[Crossref] [PubMed]

T.-J. Ahn, S. Moon, Y. Youk, Y. Jung, K. Oh, and D.Y. Kim, “Modal delay measurement of a few-mode fiber by using an optical frequency domain reflectometer,” in Proc. CLEO/QELS’05, Baltimore, USA, JthE5 (2005).

Petermann, K.

C.-A. Bunge, J.-R. Kropp, and K. Petermann, “Applicability of DMD-Measurements to New 10-Gigabit-Ethernet Fibres,” in Proc. 27th Eur. Conf. on Opt. Comm. (ECOC’01), Amsterdam, The Netherlands, 362–363 (2001).

Pocholle, J.P.

L. Jeunhomme and J.P. Pocholle, “Selective mode excitation of graded index optical fibers,” Appl. Opt. 3, 463–468 (1978)
[Crossref]

Shimizu, K.

K. Shimizu, T. Horiguchi, and Y. Koyamada, “Measurement of Rayleigh Backscattering in Single-Mode Fibers Based on Coherent OFDR Employing a DFB Laser Diode.” IEEE Photon. Technol. Lett. 3, 1039–1041 (1991).
[Crossref]

Youk, Y.

T.-J. Ahn, S. Moon, Y. Youk, Y. Jung, K. Oh, and D.Y. Kim, “New optical frequency domain differential mode delay measurement method for a multimode optical fiber,” Opt. Express 13, 4005–4011 (2005). http://www.opticsexpress.org/abstract.cfm?URI=OPEX-13-11-4005
[Crossref] [PubMed]

T.-J. Ahn, S. Moon, Y. Youk, Y. Jung, K. Oh, and D.Y. Kim, “Modal delay measurement of a few-mode fiber by using an optical frequency domain reflectometer,” in Proc. CLEO/QELS’05, Baltimore, USA, JthE5 (2005).

Appl. Opt. (1)

L. Jeunhomme and J.P. Pocholle, “Selective mode excitation of graded index optical fibers,” Appl. Opt. 3, 463–468 (1978)
[Crossref]

IEEE Photon. Technol. Lett. (1)

K. Shimizu, T. Horiguchi, and Y. Koyamada, “Measurement of Rayleigh Backscattering in Single-Mode Fibers Based on Coherent OFDR Employing a DFB Laser Diode.” IEEE Photon. Technol. Lett. 3, 1039–1041 (1991).
[Crossref]

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[Crossref]

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Other (5)

D. Derickson, Fiber optic test and measurement, Hewlett-Packard professional books, Prentice Hall PTR, Upper Saddle River, New Jersey, 1998, USA, Chap. 10.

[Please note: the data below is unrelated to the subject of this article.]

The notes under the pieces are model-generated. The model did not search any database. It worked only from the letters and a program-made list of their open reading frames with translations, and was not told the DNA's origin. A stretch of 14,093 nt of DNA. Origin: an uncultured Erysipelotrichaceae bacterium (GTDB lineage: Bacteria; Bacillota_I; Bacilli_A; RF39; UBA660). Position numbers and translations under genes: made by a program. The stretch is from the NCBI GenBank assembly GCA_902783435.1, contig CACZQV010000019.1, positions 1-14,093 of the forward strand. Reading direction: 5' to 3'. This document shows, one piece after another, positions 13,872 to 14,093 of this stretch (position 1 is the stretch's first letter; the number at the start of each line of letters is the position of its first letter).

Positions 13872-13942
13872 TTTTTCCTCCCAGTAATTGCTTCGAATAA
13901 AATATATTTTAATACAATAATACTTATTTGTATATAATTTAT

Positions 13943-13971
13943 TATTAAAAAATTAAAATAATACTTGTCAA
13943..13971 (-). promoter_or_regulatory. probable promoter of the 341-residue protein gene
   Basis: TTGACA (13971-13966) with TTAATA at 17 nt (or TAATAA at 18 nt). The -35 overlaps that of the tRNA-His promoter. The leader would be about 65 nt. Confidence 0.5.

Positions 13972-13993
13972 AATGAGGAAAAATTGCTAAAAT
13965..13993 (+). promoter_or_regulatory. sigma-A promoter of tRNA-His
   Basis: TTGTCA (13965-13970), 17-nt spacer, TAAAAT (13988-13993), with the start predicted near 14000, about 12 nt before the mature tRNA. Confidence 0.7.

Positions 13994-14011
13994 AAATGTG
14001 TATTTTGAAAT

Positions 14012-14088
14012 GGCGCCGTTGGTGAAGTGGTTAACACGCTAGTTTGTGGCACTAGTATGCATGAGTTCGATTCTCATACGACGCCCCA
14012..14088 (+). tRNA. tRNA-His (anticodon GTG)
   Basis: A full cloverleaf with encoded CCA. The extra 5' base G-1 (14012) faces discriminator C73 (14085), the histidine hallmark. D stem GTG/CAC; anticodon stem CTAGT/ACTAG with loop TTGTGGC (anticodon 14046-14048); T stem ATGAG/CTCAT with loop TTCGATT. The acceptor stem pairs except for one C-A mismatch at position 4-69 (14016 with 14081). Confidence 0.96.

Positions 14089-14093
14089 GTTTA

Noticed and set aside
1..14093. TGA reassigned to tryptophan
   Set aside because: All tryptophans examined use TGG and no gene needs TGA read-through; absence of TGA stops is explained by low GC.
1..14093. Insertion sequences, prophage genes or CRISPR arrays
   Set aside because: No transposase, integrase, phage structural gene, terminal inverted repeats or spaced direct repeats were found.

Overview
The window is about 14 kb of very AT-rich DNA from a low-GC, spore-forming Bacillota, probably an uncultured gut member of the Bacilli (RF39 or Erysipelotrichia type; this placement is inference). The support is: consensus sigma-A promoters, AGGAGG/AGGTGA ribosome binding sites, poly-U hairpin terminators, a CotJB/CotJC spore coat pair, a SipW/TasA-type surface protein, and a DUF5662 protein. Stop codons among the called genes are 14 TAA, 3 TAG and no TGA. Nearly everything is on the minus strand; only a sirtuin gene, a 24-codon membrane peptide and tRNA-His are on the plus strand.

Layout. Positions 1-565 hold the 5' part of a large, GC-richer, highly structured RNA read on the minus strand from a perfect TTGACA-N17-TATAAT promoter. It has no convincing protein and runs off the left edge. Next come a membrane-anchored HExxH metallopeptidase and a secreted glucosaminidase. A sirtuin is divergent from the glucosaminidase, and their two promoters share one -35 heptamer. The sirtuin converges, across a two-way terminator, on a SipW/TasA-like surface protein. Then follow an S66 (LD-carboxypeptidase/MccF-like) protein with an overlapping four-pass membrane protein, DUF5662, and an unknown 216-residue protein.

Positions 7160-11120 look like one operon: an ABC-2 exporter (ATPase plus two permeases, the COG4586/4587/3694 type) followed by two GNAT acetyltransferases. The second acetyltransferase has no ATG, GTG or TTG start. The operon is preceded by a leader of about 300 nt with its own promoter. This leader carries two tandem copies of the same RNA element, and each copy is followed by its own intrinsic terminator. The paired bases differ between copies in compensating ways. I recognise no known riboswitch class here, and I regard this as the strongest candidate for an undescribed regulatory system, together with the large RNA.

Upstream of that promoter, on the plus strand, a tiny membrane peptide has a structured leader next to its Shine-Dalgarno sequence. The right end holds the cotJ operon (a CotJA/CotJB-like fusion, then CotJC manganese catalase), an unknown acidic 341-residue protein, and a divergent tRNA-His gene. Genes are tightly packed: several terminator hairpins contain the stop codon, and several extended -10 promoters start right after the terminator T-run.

P. F. Kolesar and D. J. Mazzarese, “Understanding Multimode Bandwidth and Differential Mode Delay Measurements and Their Applications,” in Proc. of the 51st International Wire and Cable Symposium of IWCS Inc., Lake Buena Vista, FL, 453–460 (2002).

C.-A. Bunge, J.-R. Kropp, and K. Petermann, “Applicability of DMD-Measurements to New 10-Gigabit-Ethernet Fibres,” in Proc. 27th Eur. Conf. on Opt. Comm. (ECOC’01), Amsterdam, The Netherlands, 362–363 (2001).

TIA-455-220-A, Differential Mode Delay Measurement of Multimode Fiber in the Time Domain, Telecommunication Industry Association (2003)

T.-J. Ahn, S. Moon, Y. Youk, Y. Jung, K. Oh, and D.Y. Kim, “Modal delay measurement of a few-mode fiber by using an optical frequency domain reflectometer,” in Proc. CLEO/QELS’05, Baltimore, USA, JthE5 (2005).

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Figures (3)

Fig. 1.
Fig. 1. Experimental set-up for modified OFDR system for DMD measurement of a multimode fiber.
Fig. 2.
Fig. 2. (a) Beating signal of a MMF by using modified OFDR without an offset and (b) beating spectrum from Fourier transformation of the signal
Fig. 3.
Fig. 3. (a) Modal delay measurements of an MMF in time domain using an optical pulse source(sample length is 450 m), and (b) frequency domain using an modified OFDR (sample length is 50 m)

Equations (1)

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τ = f γ = f Δυ / T ,